Before he ascended to Heaven, Jesus echoed John the Baptist’s words about water baptism and Spirit baptism, and promised his disciples that the baptism with the Spirit that they had heard about would happen within a few days (Acts 1:5).
Acts 2 records the events of Pentecost. The Holy Spirit comes in wind and fire, both symbols of the presence of God. We remember that when the Lord led the Israelites through the wilderness, he used a pillar of fire by night. One pillar for the whole nation. Now, the fire separates out into individual flames, one for each disciple. So, the Holy Spirit is distributed to each believer individually. The prophecy of Joel is fulfilled.
Immediately, there is a sign of the presence of the Holy Spirit – the disciples begin to speak in other languages. These are earthly languages, representing the languages of all the Jews who had assembled in Jerusalem for the Feast of Pentecost.
Of course, the disciples could easily have spoken to the assembled crowd in a language they would all have understood – Greek for instance – but that’s not the point. The different languages were a sign that something dramatic had happened. The assembled Jews could not fail to pay attention, even though they did not understand what was happening.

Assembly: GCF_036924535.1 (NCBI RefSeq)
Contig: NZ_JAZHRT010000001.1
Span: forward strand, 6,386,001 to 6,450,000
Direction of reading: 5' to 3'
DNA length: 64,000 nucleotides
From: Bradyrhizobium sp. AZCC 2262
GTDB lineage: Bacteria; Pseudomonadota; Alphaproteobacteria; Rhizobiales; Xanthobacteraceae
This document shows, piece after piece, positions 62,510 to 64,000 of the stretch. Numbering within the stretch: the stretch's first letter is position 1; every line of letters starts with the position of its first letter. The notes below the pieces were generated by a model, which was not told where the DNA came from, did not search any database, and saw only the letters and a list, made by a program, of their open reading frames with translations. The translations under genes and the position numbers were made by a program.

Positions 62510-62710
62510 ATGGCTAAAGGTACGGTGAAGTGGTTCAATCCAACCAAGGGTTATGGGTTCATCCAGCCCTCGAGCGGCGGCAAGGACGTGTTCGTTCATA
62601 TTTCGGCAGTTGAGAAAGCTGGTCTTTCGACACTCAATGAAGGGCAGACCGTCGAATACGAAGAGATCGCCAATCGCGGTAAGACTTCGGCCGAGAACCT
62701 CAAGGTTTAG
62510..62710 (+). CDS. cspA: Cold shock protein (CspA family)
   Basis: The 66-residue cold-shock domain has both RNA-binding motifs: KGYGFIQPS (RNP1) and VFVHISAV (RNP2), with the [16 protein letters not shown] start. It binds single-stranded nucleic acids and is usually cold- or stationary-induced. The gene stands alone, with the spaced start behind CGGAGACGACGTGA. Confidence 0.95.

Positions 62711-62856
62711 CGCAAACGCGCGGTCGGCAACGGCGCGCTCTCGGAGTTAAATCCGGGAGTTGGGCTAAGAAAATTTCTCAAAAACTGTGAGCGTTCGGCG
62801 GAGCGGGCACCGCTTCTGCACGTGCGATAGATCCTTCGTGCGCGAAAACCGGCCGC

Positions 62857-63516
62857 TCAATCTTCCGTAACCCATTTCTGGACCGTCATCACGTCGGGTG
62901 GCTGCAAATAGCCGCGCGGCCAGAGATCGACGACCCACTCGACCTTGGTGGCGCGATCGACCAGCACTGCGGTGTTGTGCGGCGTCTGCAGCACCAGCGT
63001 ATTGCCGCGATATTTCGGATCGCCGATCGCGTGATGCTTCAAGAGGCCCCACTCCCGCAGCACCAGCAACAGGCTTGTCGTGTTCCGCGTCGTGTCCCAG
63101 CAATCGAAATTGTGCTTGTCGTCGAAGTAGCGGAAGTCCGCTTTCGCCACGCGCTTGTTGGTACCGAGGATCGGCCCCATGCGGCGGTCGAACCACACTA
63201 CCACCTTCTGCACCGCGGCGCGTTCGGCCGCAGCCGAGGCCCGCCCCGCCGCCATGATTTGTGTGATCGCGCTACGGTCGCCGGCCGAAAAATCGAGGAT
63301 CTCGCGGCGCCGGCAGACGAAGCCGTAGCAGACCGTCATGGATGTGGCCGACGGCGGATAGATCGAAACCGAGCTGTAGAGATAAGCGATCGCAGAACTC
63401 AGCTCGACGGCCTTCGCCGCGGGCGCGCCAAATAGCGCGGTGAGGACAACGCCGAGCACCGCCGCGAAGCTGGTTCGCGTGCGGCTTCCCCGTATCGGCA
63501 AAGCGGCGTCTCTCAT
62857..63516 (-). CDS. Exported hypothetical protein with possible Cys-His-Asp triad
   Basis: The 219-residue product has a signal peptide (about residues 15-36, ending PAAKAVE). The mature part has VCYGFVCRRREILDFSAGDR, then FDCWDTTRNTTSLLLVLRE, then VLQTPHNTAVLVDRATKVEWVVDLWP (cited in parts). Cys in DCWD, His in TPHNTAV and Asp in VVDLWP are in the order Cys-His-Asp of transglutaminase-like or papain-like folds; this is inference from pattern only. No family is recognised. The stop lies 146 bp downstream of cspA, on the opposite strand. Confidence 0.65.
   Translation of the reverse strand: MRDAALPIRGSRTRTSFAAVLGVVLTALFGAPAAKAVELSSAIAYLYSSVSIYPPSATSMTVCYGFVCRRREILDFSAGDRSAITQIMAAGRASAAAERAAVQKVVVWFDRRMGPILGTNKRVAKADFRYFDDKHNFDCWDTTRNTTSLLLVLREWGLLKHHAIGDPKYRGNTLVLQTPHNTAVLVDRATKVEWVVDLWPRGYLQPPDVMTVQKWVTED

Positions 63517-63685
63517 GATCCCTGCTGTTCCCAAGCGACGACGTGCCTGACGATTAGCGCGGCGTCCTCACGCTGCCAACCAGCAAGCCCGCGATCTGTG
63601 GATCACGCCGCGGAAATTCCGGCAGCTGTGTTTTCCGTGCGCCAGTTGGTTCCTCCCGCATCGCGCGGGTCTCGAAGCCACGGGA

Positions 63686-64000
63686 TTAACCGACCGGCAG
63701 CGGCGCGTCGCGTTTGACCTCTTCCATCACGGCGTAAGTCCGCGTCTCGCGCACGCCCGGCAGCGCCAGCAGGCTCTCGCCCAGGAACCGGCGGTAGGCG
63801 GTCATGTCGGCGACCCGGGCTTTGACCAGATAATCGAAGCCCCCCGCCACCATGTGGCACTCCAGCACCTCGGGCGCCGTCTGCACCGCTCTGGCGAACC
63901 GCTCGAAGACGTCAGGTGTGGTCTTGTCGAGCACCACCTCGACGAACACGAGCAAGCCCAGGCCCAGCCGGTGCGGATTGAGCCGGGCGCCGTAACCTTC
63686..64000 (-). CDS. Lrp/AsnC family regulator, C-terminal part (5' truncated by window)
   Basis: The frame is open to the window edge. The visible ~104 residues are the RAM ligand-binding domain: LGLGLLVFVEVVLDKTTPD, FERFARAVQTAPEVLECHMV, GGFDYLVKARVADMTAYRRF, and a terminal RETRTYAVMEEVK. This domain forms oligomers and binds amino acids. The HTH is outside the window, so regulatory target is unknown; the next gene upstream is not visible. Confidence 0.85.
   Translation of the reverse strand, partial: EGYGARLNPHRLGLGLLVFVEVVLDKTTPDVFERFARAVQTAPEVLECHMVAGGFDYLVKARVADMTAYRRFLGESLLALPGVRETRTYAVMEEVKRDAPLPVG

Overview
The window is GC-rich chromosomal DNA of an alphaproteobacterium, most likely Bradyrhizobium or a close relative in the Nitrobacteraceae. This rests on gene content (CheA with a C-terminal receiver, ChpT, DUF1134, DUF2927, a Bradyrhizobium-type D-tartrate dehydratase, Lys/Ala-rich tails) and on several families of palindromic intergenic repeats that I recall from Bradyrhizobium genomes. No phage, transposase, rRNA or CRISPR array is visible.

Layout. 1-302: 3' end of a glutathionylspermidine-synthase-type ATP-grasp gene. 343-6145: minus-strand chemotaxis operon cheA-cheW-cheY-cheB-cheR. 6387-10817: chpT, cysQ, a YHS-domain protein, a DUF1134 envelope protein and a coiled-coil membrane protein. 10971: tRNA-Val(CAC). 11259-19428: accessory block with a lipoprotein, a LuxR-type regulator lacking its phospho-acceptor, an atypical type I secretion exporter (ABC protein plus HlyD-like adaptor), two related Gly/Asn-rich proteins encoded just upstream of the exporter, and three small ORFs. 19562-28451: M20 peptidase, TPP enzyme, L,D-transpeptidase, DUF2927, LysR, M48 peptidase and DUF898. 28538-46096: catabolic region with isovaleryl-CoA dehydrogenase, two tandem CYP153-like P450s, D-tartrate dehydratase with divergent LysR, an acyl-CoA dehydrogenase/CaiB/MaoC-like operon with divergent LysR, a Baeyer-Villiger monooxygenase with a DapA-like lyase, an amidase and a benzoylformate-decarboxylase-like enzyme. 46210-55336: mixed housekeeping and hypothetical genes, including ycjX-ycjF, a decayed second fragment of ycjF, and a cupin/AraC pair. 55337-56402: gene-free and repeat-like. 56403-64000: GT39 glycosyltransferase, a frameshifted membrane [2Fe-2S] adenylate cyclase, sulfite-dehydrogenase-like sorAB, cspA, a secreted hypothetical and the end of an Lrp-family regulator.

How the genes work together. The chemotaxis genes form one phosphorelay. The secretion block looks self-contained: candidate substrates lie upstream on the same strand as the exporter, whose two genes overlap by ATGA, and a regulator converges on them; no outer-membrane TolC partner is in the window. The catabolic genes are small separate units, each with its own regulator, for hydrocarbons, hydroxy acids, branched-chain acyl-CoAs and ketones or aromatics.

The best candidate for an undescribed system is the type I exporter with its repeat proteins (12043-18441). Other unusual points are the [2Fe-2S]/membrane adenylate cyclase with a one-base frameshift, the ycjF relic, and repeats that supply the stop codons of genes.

The coming of the Holy Spirit at Pentecost was a dramatic moment for the disciples, fulfilling both ancient prophecy, and the promises that Jesus had made to them, and equipping them and empowering them for their own work. But it was also a sign to those who were yet to believe in Jesus as their Messiah, as they saw a miracle before their own eyes. Signs and wonders turn unbelievers into believers.
Lord God, I thank you for the outpouring of your Spirit on all people. We pray that you would move in power so that unbelievers would become believers, to your glory alone.